FIG Peer Review Journal


Sustainable Participatory Approaches in Urban Regeneration Processes: Lessons from Portsmouth Harbour and Inner-City Hulme, Manchester (3049)

Isaac Boateng and Cletus Moobela (United Kingdom)
Mr Isaac Boateng
Chair of Working Group 8.4
School of Environmental Design and Management
University of Portsmouth
United Kingdom
Corresponding author Mr Isaac Boateng (email: isaac.boateng[at], tel.: 00447984164259)

[ abstract ] [ handouts ] [ handouts ]

Published on the web 2008-03-21
Received 2008-01-31 / Accepted 2008-03-14
This paper is one of selection of papers published for the FIG Working Week 2008 in Stockholm, Sweden and has undergone the FIG Peer Review Process.

FIG Working Week 2008
ISBN 978-87-90907-67-9 ISSN 2307-4086


The problem of slums is one area that has continued to haunt experts and bureaucrats for some time now, particularly in cities of the developing countries. With statistics showing an upward trend, if measures are not taken to address the problem, more than half of the world’s population will live in slum settlements by the middle of the 21st Century. A series of programmes and initiatives have been conceived over the years by many governments although their net impacts have not been very effective. This paper does not seek to replicate these efforts, but rather looks for solutions that have worked elsewhere, particularly in the application of the concept of urban regeneration in cities of the United Kingdom. Two case studies are systematically analysed so as to draw lessons for slum redevelopment in developing countries. What emerges from the analyses of the two examples is an approach that thrives on the virtues of modern democratic institutions in the decision-making processes, a substantial amount of departure from the old order of things whereby decisions were mainly made by the planning authorities for the recipient communities. The paper concludes by suggesting that in order to achieve the target of the Millennium Development Goals (MDGs) on slum improvement, there is a need to champion the role of democratic institutions, favourable policy frameworks, and attention to issues of restitution of property rights in the target slum settlements.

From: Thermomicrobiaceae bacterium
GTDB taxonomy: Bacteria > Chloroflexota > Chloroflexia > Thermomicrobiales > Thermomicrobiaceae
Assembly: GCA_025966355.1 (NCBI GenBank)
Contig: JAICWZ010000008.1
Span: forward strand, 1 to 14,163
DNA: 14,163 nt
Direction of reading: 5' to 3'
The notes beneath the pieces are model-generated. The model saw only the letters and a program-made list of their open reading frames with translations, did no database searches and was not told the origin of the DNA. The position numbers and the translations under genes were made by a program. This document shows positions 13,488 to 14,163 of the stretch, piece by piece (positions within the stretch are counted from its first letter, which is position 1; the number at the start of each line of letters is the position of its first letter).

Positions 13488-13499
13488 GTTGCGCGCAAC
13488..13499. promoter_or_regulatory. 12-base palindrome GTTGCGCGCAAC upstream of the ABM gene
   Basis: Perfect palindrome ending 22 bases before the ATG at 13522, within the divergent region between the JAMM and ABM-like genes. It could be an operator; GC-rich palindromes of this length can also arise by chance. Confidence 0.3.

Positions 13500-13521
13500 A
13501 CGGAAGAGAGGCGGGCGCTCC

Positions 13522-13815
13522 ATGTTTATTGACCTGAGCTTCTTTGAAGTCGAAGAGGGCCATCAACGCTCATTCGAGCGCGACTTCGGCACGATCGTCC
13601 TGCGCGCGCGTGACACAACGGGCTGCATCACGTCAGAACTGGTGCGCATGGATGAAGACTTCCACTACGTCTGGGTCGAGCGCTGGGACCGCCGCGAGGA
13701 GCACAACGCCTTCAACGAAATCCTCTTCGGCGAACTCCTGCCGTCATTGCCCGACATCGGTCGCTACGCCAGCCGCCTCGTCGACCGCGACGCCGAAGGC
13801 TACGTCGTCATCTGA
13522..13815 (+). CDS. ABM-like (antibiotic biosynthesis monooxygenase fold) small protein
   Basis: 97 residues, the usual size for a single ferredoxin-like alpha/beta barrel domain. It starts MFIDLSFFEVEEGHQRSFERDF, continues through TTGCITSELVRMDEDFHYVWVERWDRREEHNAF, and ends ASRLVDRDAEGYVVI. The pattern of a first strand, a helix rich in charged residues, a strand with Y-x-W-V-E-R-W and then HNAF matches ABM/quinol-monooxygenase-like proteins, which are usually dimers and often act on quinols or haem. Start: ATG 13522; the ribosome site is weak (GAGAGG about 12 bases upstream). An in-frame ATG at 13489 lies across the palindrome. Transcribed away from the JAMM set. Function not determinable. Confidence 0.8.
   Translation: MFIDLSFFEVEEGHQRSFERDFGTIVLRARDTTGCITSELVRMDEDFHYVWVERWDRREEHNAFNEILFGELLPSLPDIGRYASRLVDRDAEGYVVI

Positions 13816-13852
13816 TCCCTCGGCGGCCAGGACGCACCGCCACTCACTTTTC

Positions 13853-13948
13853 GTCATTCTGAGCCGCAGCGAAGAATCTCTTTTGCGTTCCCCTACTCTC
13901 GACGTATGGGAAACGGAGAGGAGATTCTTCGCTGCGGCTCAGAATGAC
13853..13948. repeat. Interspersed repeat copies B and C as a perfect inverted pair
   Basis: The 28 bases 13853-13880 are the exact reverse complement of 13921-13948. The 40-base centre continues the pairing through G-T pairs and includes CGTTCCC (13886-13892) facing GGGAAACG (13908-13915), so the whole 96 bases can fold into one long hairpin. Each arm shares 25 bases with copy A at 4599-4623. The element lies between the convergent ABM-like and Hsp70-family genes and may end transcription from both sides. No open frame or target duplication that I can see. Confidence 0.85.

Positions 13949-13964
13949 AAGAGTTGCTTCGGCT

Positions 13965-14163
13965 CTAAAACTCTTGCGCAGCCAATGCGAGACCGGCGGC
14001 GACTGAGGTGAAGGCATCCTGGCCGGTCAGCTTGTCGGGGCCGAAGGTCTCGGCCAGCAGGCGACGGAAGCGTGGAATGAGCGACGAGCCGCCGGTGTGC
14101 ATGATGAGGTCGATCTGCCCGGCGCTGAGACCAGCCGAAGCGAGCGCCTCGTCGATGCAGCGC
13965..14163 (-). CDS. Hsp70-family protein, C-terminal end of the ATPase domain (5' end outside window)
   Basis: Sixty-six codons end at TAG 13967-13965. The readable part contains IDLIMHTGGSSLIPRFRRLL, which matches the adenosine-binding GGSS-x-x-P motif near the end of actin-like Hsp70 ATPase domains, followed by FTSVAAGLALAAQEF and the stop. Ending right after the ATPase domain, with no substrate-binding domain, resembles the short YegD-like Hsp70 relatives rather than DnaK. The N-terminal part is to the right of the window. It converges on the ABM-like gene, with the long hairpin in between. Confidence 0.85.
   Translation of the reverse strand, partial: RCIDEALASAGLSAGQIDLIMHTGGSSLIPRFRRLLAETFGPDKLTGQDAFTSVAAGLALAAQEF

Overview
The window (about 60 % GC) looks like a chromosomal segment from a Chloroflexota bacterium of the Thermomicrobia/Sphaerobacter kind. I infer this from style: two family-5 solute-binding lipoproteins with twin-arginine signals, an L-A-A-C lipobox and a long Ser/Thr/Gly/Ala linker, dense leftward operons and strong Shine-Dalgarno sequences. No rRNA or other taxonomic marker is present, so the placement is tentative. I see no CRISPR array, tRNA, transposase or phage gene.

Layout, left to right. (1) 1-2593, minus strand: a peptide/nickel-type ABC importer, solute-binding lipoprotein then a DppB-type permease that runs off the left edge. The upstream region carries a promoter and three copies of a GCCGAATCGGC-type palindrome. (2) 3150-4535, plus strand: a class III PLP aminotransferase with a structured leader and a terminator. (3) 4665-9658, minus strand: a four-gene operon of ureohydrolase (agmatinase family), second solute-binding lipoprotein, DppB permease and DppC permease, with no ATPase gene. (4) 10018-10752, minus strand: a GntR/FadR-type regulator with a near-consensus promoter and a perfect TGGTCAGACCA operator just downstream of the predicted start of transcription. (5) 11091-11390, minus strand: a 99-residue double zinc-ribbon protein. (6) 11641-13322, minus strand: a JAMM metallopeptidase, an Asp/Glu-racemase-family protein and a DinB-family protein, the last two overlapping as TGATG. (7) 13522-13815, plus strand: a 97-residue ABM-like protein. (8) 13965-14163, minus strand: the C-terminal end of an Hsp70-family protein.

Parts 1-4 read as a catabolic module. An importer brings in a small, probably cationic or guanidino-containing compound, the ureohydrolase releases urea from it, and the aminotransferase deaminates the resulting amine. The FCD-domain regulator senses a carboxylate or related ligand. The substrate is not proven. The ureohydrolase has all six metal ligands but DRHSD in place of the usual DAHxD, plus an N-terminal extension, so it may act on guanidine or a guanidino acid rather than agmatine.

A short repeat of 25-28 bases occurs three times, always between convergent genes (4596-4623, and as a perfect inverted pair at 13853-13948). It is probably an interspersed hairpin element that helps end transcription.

Keywords: Spatial planning; Urban renewal; Informal settlements; Slum improvement, Urban regeneration, Planning policy, Millennium Development Goals